Skeletal remains of at least 50 people have been dug out from a mass grave discovered in north-eastern Sri Lanka, amid speculation that the remains were of Tamil civilians who had disappeared during the war with the LTTE.
Police spokesman and Senior Superintendent Ajith Rohana said further digging will be continued with the deployment of a team from the crime investigation department to assist in investigations.
Three more skulls were found on Tuesday, Mr. Rohana said. With this, the total skeletal remains discovered stand at 50.
A team of forensic experts led by Judicial Medical Officer Dhananjaya Waidyaratne earlier stated that bodies had been buried in several layers at the site.
The state water entity’s workers had stumbled upon the grave as they dug the ground to lay water supply connections late December last year in Thirukatheeswaram area in Mannar district.
The main Tamil party TNA-controlled Northern Provincial Council on Monday adopted a resolution to call for UN assistance at forensic excavations at the site.
Tamil groups believe that the remains were those of the Tamil civilians who had disappeared during the three-decade conflict.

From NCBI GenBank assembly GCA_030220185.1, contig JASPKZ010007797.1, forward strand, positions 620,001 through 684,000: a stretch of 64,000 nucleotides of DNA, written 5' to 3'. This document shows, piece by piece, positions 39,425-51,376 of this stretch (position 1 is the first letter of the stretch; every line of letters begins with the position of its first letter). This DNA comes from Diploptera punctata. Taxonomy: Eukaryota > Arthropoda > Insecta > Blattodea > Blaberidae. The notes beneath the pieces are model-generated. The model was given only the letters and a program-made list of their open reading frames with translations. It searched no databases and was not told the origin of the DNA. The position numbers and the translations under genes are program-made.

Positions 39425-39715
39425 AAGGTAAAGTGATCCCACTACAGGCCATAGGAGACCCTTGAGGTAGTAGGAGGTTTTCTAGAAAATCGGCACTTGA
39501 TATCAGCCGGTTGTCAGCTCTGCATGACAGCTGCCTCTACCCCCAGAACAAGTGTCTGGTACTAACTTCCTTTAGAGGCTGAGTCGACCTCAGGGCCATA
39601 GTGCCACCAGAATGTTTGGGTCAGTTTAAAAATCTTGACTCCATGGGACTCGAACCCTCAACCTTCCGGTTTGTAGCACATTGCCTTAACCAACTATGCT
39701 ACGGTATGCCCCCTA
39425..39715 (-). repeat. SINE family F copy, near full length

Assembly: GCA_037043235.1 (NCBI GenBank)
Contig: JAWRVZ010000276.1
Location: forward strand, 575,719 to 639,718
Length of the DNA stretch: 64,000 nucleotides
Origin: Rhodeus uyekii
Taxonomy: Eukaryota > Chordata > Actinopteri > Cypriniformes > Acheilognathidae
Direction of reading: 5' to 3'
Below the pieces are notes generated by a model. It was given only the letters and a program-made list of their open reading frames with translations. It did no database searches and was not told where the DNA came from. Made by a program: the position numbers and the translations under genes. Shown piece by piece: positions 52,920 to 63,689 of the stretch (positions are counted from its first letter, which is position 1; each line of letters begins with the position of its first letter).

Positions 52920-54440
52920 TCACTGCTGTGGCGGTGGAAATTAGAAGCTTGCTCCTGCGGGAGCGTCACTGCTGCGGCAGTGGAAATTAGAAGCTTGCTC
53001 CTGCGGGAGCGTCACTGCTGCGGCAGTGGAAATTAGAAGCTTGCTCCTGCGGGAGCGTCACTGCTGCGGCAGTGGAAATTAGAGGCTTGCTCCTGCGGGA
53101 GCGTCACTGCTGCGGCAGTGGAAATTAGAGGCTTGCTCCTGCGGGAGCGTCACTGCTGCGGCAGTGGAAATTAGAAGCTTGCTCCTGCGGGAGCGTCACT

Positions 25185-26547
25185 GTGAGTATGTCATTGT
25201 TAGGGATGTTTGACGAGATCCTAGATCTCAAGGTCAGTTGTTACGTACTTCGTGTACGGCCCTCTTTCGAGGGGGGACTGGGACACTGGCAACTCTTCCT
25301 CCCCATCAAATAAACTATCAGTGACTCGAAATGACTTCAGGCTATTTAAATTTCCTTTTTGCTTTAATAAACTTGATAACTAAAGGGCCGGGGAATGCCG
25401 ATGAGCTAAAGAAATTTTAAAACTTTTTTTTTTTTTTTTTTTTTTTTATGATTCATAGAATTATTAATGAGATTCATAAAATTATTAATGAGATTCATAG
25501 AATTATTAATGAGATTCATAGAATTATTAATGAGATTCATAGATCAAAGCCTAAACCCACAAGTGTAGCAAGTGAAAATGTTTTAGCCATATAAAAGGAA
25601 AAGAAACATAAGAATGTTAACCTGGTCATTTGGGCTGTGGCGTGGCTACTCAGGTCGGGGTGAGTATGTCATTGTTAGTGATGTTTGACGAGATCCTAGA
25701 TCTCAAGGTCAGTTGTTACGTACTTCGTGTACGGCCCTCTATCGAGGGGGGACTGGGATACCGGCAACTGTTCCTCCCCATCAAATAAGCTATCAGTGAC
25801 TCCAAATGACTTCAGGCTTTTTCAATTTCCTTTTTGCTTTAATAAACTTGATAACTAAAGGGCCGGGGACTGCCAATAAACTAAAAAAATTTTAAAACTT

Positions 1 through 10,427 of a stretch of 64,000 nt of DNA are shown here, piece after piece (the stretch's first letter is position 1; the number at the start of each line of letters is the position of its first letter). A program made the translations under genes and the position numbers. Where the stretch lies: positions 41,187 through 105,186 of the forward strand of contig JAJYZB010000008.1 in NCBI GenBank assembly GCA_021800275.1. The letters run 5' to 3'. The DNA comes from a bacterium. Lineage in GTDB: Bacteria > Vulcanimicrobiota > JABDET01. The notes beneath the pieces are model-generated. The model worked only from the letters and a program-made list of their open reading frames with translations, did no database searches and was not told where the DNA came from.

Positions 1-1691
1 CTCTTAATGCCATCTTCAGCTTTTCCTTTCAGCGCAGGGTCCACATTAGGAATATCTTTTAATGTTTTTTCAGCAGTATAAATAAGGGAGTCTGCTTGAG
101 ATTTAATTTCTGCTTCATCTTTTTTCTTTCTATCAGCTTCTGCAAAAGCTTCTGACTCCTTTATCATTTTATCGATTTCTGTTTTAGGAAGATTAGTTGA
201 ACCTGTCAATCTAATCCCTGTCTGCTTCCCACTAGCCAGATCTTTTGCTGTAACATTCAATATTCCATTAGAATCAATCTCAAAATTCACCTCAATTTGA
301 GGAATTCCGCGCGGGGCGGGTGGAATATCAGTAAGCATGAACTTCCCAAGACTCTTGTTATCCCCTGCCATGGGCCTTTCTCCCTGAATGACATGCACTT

The resolution was moved by Tamil National Alliance’s woman councillor Ananthy Saseetharan, whose husband Elilan was an LTTE political wing leader and is among those believed to have disappeared during the final battle in 2009.
This was the first discovery of a mass grave in the former conflict zone since the war ended. Digging of the site took place in the presence of magisterial and judicial medical officials after the discovery of the first four skeletal remains on December 21.
The police in an initial reaction said the area of the site had been under LTTE control for well over 15 years.
Since the end of the war, Sri Lanka has been facing international accusations of rights abuses. Sri Lanka denies that its troops committed any war crimes whilst combating the LTTE. It has resisted calls to probe claims that over 40,000 ethnic minority Tamils were killed by the military during the final phase of the civil war that ended in 2009.
The UN Human Rights Council has passed two rights resolutions against Sri Lanka and a third one is expected in March.